I decided not to board the first train, mainly because it was already packed (think Mumbai rush hour) and heralded by the label “NOT IN SERVICE” on the info screen. Whatever. 5 minutes later, another one rocks up, and on we go.
All is good until Northfields.
Picture this. Northfields has 2 platforms, 1 and 2. We arrive at no. 2. No. 1 has already a train, and is disgorging its passengers onto the platform. Our driver announces that the other train is being withdrawn and all its commuters are coming to ours, and we’ll have a 5-minute delay. Packed up like sardines we wait.
After a bit of time we start seeing people coming back on train no. 1, which was due to be withdrawn. Give it another 2 or 3 minutes and our driver comes back and says, “Ah no, it seems that that train is not leaving after all, in fact it’s leaving first”. Everyone but a few of us aficionados jump off and run to the other train, packing it up, a remarkable feat if you could film it from above with a drone.
Train number 1 then tries to close its doors one, two, three, four, five, six – I kid you not – times, then gives up and stands still. Another minute of suspense whilst we ask each other “WTF?” and finally our driver comes back to the blower and says that it’s his train that has to go somewhere, and would we all please piss off. So off we all go, and stay on the platform whilst train no.1 is still there, train 2 is still there, many headless chickens in TfL garb run around and nothing is done.
Eventually train 1 leaves, we wait another five or so for another convoy, and mercifully alight at Acton Town. There, I see people I’d started from Hatton Cross with: train no. 1 has been cancelled as well.
This, and much more, awaits you for prices from £120 a month.
Chapter 3 – December 2nd
UPDATE!!!!! Today it was more of the same. Got at T5’s station, already there’s a mass of people. The screen shows a mass of coding gibberish, then the hour, then nothing. Finally, a man comes to the blower and says “We’ve been told that the next train is in 25 minutes. Sorry folks”. So upstairs I go, get the Heathrow Express, then the Connect to Ealing, then the District Line. As you retreat in your snug and comfortable homes, please spare a thought and a prayer for the Piccadilly Line as it struggles under the Evil Leaves Attack. United we stand.
The Attack of the Pesky Leaves was finally lifted that week, a good month after it started. In the meantime, all 80 or so Piccadilly Line trains had to change their wheels for they’d been mercilessly chewed by the falling, yellowing tree foliage. Such was the threat that city officers had to issue crash helmets to the citizenry when they went through Richmond Park. I haven’t been able to see a tree in autumn with a shiver of fear.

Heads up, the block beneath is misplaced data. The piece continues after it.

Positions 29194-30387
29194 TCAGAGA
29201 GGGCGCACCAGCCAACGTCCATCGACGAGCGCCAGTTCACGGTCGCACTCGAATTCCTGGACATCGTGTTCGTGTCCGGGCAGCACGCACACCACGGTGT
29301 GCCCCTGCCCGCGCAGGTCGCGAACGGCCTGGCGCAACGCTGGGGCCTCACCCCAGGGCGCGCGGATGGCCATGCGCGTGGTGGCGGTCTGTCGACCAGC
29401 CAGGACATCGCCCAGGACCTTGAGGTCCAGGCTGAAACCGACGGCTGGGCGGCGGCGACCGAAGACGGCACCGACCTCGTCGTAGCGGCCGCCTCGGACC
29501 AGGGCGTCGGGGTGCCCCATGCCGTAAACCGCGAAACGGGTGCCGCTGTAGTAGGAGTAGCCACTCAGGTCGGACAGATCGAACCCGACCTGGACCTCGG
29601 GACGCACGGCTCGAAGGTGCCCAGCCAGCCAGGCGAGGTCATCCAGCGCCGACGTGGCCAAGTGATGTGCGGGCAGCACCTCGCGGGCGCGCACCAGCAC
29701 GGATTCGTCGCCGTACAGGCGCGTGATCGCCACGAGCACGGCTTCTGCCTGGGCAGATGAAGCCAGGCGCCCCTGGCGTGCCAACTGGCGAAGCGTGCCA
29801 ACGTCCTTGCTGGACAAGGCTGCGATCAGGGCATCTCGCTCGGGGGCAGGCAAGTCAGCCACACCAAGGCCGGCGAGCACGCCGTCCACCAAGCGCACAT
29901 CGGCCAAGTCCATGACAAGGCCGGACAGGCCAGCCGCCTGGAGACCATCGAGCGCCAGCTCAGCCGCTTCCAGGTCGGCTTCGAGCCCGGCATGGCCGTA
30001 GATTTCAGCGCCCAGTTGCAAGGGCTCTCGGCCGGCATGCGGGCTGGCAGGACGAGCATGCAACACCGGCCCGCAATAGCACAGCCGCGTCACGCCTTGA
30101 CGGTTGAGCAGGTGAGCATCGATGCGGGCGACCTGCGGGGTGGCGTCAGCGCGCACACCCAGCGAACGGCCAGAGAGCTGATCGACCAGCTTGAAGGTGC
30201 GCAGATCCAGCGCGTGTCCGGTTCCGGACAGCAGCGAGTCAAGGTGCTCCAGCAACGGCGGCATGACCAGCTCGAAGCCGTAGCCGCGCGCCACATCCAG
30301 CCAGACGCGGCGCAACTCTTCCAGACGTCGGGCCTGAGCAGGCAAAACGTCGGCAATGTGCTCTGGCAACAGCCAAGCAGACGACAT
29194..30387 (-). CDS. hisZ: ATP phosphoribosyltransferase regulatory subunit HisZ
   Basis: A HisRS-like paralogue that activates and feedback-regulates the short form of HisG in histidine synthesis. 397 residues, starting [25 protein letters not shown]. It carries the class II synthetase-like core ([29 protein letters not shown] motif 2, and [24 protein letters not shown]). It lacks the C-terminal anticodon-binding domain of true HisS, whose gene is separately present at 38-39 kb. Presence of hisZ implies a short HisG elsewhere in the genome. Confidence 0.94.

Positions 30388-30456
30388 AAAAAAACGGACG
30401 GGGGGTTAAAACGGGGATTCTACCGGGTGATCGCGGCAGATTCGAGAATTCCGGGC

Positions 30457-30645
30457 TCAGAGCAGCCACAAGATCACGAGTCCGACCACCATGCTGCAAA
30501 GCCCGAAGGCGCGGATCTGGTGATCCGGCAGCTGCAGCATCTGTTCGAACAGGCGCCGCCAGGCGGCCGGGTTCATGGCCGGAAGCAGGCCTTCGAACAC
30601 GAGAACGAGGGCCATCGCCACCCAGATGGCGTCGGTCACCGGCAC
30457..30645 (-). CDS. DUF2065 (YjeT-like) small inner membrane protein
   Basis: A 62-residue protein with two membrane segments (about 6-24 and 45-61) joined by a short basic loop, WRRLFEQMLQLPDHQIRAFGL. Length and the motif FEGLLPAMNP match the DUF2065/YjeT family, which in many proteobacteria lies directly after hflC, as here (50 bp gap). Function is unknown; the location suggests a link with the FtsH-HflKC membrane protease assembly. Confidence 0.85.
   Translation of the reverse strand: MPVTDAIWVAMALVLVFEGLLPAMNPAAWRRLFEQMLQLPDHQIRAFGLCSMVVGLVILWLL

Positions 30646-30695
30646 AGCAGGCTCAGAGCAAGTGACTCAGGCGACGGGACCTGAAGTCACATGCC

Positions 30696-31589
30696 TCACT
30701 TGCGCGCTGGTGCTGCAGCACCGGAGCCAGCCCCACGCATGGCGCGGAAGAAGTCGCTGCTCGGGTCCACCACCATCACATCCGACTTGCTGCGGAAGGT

March 23rd. Dog-watching.
50 minutes of Piccadilly Line (instead of 30) because “There’s a dog on the tracks and we need to watch out for it and for those looking for it“. After leaves, wind and snow it’s now time for dogs. Coming up next, frogs and caterpillars.
March 30th. Mixed signals.
There must be a new edition of the TfL Excuses Handbook off the press, because we’re reaching new heights of poetry! After the ‘dog-gate’ incident, today we were treated to a “Awfully sorry for the delay to your journey ladies and gents, but unfortunately the train ahead of us has been given the wrong signal by the signal controller and this is forcing a general re-set. We’ll be waiting for approximately 5 minutes” it was more like 10 but whatever, I spent it thinking at a man with ping-pong rackets in each hand, one with “STOP RIGHT HERE” and another one with “GO AHEAD MATE” who accidentally raises his left hand in lieu of the right.
June 13th. When it calls, it calls.
New #TfL delays today! Train pulls up at Acton; commuters travellers and those stupid wheelie bags pile in. Then we stand there, idle, doors open, for a good 5 minutes.
At that point a sheepish voice comes to the tannoy and apologises for the delay, saying “We’re trying to source the driver“. The question that comes to mind is how on Earth did the train arrive to Acton in the first place, but this is #TfL so anything is possible.
Minutes pass, the voice on the tannoy advises us to use another train. Finally, doors close and a rushed female voice appears on the blower. It’s driver. “Sorry everyone, I had to go to the toilet and couldn’t get back into the station“.
July 7th. The incredible self-combusting Hounslow East station.
You see, TfL reads your mind. It knew, it really did, that it’d been a long time since I’d been to Hounslow last, and that it’d been an equally long time that I wanted to ride the no. 81 bus to Slough. So, what did #TfL do? It instructed the Piccadilly Line to set itself alight at Hounslow East at peak hour, so all of us commuters, flyers to Heathrow and disruption lovers could savour the experience of walking Hounslow streets hunting for cabs or, as it was my case, sampling the delights of the 81! Thanks a million dear TfL!
July 13th. The birth of the Boomerang Train.
New developments from #TfL! After months of frantic thinking and sleepless nights, they’ve invented the Boomerang Train. What the hell is it, I hear you asking?
Well, it’s damn simple. Take a train, like the Piccadilly Line going from Arnos Grove to Heathrow Terminals 1, 2, 3 & 5. Make it arrive all the way down to Hatton Cross, two stops before its finishing line and the chequered flag, and… Make it come back! Yes, ladies and gentlemen, the westbound train arrived on the eastbound platform, a man on the tannoy said “Sorry folks, this is returning to where you’ve come from, please get off” (well actually he didn’t say sorry), those going to LHR got off and us returning home got on. Simple as that, another #TfL innovation!
July 26th. Marshmellows or Else.
Dramatic reconstruction). TfL Piccadilly Line depot, morning.
Managers: “Come on guys, play nice and go to work”
Staff: “Nope! We want marshmallows!”
M: “Be real guys, you already make 50k* a year and Bob can drive his train whilst wearing a ‘MAFIA’ hat” (Bob nods*).
S: “We want marshmellows! M-arsh-m-ellows!”
M: “We ain’t got no marshmellows and they’re bad for your teeth. We’ll give you raspberries”
S: “Fuck raspberries! MARSHMALLOWS!”
(Managers shake heads)
S: “Ok then, we’ve got the trains and we’re taking them home with us. Ha!” …another great day riding the world’s best, most efficient, least striking and cheapest mass transit system in the developed world.
*Before you accuse me of being a scab or a slimy servant of the masters, here is some insight on TfL drivers’ T&C. And here’s somemore in case you don’t trust the Torygraph, and why would you indeed.
**Bob mightn’t be his real name, but there’s one Piccadilly Line driver, normally driving at 6AM or thereabouts, who is particularly proud of sporting a baseball hat with such a logo written in large silver letters on it. I somehow suspect it isn’t TfL standard issue.